As a teacher, I have to present materials that progress towards the end goal, not just the immediate gratification, hence the format that I use for transcribing songs. The transcribed song is presented to the student as a series of sections, not the complete article from start to finish. All the necessary information to play the whole song is there. The student then learns each section and puts it all together based on listening and playing with the music. I am not alone in this approach, as I see many articles and videos posted that teach songs in this manner.
There are three main advantages of this process.
Presenting transcribed songs in this manner does mean extra work. I cannot just go on the web and find a transcription and give it to the student. I have to listen to the song, learn each section, write it out in the above format. However, the benefit to my students is massive, and as any guitar teacher out there will tell you, if you don't have that passion for helping others learn, there is no point in becoming a guitar teacher.
There are times when I do get stuck trying to work out a song. I then look at other transcriptions…
That is a topic for another day
It’s a long journey from the first few fumbling attempts at chords to fluently and confidently reading a chord chart and playing a song after a few minutes of reviewing the chord changes.
To alter a quote from Bruce Lee (underrated for his teaching ability) - Before I learned the art, a Chord was just a Chord. After I learned the art, a Chord was no longer a Chord. Now that I understand the art, a Chord is just a Chord.
When we start to play chords, the learning is all about getting the fingers moving to the shape of a chord name. There can be a little discussion about which fingers should go where. The general understanding is that there is only one chord shape for each chord.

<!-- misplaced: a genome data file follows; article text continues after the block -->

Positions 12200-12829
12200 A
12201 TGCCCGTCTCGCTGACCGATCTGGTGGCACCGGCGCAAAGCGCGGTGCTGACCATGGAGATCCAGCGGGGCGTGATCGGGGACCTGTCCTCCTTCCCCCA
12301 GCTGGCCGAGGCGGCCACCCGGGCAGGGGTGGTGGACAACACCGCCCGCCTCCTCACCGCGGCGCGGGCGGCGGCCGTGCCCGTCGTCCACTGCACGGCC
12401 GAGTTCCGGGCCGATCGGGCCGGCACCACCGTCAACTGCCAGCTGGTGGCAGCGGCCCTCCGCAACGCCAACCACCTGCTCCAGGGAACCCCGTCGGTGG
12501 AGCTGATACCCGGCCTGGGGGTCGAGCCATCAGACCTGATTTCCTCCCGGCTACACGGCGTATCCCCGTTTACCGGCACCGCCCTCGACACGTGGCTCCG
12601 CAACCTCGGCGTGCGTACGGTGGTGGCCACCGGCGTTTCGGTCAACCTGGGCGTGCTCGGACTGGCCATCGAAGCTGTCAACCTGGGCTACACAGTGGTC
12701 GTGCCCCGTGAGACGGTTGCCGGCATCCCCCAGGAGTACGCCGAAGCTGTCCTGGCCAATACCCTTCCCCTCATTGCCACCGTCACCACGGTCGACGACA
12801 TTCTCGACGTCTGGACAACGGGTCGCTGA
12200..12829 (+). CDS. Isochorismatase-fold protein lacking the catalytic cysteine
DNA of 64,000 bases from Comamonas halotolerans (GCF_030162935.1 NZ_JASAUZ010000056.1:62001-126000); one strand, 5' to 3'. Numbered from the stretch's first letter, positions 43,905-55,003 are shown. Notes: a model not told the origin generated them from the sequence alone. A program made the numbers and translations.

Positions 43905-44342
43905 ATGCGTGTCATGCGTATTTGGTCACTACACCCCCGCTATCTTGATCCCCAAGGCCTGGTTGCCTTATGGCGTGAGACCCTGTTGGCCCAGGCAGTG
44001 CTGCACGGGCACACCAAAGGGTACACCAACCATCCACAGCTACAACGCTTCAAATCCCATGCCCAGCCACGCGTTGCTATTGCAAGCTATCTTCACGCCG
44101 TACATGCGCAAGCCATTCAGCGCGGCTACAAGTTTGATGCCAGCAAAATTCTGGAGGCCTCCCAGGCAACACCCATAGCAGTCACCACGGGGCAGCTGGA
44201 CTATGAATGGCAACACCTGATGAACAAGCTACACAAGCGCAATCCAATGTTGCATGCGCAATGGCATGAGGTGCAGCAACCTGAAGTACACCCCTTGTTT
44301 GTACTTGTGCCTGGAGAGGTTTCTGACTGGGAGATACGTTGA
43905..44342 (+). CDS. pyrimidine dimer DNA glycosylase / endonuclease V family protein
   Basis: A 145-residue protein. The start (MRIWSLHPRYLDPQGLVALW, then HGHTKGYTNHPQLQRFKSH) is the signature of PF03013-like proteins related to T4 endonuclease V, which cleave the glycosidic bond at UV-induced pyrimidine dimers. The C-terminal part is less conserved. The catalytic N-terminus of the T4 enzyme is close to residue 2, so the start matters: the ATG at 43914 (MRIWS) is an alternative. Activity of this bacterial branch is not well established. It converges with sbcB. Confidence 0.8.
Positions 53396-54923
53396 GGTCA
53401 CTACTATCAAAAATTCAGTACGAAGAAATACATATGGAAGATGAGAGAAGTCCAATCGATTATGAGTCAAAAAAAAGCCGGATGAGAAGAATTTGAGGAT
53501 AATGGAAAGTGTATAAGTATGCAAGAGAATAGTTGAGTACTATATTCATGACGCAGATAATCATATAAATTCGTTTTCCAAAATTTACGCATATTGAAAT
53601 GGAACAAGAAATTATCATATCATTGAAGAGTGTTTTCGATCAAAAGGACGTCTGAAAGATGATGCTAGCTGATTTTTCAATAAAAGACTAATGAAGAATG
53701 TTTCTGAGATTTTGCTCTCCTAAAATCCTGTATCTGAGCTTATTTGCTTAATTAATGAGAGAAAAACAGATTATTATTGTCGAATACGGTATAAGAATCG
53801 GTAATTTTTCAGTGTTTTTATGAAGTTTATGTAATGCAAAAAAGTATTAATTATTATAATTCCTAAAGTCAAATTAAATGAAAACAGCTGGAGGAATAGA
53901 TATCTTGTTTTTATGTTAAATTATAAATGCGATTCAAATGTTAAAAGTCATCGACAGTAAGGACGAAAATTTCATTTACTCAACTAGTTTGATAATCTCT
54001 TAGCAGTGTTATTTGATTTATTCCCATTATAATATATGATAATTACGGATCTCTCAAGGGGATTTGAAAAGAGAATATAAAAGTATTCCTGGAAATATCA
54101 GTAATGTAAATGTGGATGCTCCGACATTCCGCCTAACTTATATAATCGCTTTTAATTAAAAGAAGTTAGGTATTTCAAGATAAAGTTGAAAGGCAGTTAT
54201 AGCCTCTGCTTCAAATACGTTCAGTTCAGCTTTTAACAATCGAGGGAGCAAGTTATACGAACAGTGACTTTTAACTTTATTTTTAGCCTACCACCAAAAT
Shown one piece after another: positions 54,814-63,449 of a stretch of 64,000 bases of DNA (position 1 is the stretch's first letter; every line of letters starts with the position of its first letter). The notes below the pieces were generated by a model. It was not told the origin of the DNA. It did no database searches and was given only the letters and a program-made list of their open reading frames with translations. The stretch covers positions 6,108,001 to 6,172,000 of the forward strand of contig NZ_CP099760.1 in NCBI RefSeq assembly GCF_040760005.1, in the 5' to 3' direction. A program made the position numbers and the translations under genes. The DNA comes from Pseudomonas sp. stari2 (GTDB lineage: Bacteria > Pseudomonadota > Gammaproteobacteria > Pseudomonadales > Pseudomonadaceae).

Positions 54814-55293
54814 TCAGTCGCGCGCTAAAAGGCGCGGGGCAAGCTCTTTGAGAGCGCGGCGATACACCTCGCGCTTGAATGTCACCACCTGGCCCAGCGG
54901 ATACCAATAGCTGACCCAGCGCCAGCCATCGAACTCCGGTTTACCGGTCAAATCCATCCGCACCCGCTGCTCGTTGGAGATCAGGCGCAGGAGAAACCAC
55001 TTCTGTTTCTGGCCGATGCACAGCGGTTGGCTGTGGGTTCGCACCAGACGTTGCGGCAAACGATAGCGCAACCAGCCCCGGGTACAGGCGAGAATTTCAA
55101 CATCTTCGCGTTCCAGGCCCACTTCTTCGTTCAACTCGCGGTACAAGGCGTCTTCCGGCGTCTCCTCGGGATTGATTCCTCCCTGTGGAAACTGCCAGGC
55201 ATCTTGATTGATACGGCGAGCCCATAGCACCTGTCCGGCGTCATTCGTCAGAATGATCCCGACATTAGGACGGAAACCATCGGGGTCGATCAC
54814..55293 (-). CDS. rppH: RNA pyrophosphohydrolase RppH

This chord knowledge has to be expanded to include other versions of the same chord and how we modify each chord to suit the different quality of the chord. The trick here is to make sure the learning method is not the same. Once the primary forms are in place, we must apply this knowledge to the new chords we are learning. If we learn by the same method, the understanding part of learning chords is delayed, leading to slowly progressing through the “Chord is no longer a Chord.” stage.
Once these relationships between the chords are understood, that knowledge is applied next. So here we are now building up our chord shapes and looking at chord progressions to create the most straightforward path for our fingers, our using alternate voicings to create movement within the music.
The lessons for this progress have to consider each individual and when they reach that “A-ha” moment. Some struggle with changing from chords being a fixed item to chords being a collection of notes they choose on the guitar. Some find this concept simple and change over their thinking easily.
The Chord Content still has to progress no matter which path the student is taking, ensuring everyone progresses.